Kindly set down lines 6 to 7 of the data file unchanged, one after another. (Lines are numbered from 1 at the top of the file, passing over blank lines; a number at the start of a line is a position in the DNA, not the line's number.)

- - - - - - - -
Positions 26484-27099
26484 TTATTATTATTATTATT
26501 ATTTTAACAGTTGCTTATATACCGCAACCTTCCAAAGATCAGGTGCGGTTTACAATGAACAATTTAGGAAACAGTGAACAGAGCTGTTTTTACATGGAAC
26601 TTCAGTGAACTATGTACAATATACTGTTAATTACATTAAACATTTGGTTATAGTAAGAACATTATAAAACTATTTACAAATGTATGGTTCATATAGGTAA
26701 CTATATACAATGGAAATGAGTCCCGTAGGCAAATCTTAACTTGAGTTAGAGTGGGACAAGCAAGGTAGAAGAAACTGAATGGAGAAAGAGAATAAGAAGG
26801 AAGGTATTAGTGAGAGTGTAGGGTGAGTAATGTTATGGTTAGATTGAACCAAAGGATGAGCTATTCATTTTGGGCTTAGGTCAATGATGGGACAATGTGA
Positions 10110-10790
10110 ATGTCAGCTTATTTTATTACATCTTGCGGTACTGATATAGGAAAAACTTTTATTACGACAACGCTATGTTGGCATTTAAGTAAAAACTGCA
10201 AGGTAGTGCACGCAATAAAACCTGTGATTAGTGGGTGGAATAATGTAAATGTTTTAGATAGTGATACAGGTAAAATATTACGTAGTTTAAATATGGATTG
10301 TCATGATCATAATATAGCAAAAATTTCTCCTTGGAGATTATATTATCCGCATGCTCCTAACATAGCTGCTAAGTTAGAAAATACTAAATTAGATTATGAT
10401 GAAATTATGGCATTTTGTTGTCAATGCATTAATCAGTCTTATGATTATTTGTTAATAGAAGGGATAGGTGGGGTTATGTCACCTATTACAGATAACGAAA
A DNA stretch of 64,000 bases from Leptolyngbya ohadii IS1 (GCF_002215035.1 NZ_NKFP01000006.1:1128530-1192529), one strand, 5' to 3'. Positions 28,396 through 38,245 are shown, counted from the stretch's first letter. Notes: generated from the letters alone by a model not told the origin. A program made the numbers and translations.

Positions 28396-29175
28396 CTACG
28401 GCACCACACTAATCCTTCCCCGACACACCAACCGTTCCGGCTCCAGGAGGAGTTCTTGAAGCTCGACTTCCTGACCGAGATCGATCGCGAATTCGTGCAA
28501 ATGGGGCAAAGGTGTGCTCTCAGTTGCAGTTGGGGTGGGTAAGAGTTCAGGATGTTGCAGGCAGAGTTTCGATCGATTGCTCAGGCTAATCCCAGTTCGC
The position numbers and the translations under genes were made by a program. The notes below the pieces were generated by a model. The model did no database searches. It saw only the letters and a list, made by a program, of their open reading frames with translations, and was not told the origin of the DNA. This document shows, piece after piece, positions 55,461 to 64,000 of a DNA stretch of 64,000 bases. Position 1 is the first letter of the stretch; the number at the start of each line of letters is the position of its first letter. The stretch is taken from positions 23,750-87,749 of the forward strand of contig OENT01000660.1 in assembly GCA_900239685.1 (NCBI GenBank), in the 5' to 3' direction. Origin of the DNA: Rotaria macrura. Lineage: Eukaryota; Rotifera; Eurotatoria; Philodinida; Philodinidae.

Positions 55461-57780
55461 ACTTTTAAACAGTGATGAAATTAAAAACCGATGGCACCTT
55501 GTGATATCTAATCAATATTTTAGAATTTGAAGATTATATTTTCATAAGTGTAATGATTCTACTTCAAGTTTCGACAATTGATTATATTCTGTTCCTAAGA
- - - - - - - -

26801 AAGGTATTAGTGAGAGTGTAGGGTGAGTAATGTTATGGTTAGATTGAACCAAAGGATGAGCTATTCATTTTGGGCTTAGGTCAATGATGGGACAATGTGA
Positions 10110-10790